Question about 1997 Dodge Ram 1500 Club Cab

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Brake issues I bought the truck used realizing the brakes needed to be worked on. I had the brakes worked on at Just Brakes to the tune of several hundred dollars. When the brakes are applied it feels as though the truck does not want to stop. Even when applied hard the brakes do not give a "positive" stop. I took the truck back to Just Brakes and was told that "that is just the way the Dodge brakes are." I find that hard to believe. None of my other vehicles have this issue. Unfortunately, I am not mechanically inclined. I would like some suggestions to take to the Just Brakes folks so I can get them to repair them properly (under the warranty from the previous work.) Maybe to a different franchise? I don't know. Any suggestions are appreciated. Thanks, Giles

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  • porter1260 May 11, 2010

    is it a manual or an automatic? Does it have disc brakes or drum brakes? what all did they repair or replace? too many variables we need more info.



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When you hit the brake do you have to pump the brakes to get it to stop? and or do they go almost to the floor when you try to stop?

Posted on Aug 04, 2008


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Severe wheel wobble when braking on steep decents

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My mechanic tells me I need rear brake pads and rotors as a cost of $ 320.00. I have 60000 miles on the car. I can't believe I need brakes so soon with low mileage.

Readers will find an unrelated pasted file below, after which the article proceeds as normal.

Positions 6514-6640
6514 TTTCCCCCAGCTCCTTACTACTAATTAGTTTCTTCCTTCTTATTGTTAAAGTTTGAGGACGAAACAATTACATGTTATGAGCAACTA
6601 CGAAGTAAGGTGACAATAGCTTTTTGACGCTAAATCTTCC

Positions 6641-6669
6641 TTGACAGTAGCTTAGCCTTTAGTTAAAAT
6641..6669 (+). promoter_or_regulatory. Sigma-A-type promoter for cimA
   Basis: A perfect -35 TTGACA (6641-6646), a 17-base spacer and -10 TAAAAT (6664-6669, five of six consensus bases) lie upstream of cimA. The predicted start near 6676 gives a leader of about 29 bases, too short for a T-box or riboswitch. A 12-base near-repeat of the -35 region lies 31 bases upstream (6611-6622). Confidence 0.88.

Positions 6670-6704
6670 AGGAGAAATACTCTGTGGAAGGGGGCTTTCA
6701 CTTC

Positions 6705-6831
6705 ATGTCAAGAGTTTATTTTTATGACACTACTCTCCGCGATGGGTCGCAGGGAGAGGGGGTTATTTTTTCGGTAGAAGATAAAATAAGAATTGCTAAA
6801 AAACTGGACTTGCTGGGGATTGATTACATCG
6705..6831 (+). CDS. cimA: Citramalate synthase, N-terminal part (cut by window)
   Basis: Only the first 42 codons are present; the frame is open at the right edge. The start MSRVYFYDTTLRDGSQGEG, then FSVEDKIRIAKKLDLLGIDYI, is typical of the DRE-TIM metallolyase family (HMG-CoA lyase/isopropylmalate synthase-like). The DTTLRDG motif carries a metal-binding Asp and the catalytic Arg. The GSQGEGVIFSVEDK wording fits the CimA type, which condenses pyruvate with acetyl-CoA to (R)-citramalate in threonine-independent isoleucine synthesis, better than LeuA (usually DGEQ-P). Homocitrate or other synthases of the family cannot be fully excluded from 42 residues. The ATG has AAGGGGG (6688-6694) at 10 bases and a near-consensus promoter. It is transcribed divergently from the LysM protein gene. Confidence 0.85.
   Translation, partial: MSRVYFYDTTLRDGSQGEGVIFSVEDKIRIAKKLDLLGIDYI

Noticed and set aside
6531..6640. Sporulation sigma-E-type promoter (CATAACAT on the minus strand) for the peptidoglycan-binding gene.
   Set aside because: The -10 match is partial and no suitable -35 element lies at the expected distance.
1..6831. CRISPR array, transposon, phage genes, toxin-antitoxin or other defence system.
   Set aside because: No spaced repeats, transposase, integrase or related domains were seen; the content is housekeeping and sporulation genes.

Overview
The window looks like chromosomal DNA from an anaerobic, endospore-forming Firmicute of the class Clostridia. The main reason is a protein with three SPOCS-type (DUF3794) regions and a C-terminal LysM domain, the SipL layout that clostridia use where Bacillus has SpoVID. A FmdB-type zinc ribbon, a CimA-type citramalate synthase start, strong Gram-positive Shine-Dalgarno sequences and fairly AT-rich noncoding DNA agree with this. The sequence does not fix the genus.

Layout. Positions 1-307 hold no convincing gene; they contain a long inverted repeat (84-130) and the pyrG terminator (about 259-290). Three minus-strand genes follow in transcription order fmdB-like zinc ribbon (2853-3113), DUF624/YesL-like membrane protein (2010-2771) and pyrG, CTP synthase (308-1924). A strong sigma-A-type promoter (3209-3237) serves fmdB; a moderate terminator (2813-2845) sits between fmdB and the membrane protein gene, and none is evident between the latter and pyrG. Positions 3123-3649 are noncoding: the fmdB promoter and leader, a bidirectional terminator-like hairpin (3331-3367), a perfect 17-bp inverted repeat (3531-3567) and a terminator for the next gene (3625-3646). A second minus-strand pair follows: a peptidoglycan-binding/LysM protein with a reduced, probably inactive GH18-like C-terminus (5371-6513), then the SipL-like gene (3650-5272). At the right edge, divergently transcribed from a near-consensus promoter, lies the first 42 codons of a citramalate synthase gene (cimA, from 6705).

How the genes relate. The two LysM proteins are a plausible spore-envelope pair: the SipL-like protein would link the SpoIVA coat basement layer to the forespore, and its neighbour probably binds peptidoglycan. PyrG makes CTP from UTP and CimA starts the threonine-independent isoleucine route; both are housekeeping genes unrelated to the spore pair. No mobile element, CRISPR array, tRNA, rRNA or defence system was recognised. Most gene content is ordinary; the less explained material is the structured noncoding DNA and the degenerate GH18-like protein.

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I would not be surprised at all if the front brake pads (and possibly rotors) of your Accord needed to be replaced at 60k miles of typical mixed driving. I am, however, somewhat surprised that your rear brakes need service at this point. The front brakes of a car typically provide much more of a car's stopping power than the rear brakes (it's a physics thing), and so they generally wear much more quickly than the rear brakes. All that said, I recently had to replace the rear brake pads and rotors of a 2002 Passat that had only 51,000 miles on the odometer. This car's pads were worn down to the metal, and one of the rotors was badly scored. Upon speaking with the owner of the car, though, things made slightly more sense. First, the car was equipped with a very active ABS braking system, which decreases front wheel braking and increases rear wheel braking depending on road conditions. As a result, the rear brakes of that car were used much more heavily than in the "average" car. Second, and more obviously, the owner admitted to forgetting to release her parking brake several times before driving off, sometimes going several miles before realizing her mistake. The emergency brake system on most cars engages the rear brakes, and driving off with those brakes still on will put a huge amount of wear on those pads in a very short distance.

One final, distant, thought is that it's possible that your rear calipers have gotten "sticky" and are not fully releasing after they have been engaged. Accumulated moisture on the brake pistons and piston channel walls can leave rust spots that hang up piston travel, leading to this condition. At the same time, it would be unusual for both brakes on the same axle to develop this problem at the same time--this typically happens one brake caliper at a time, and you notice the condition when you car begins pulling to one side when you brake or even after you release your brakes.

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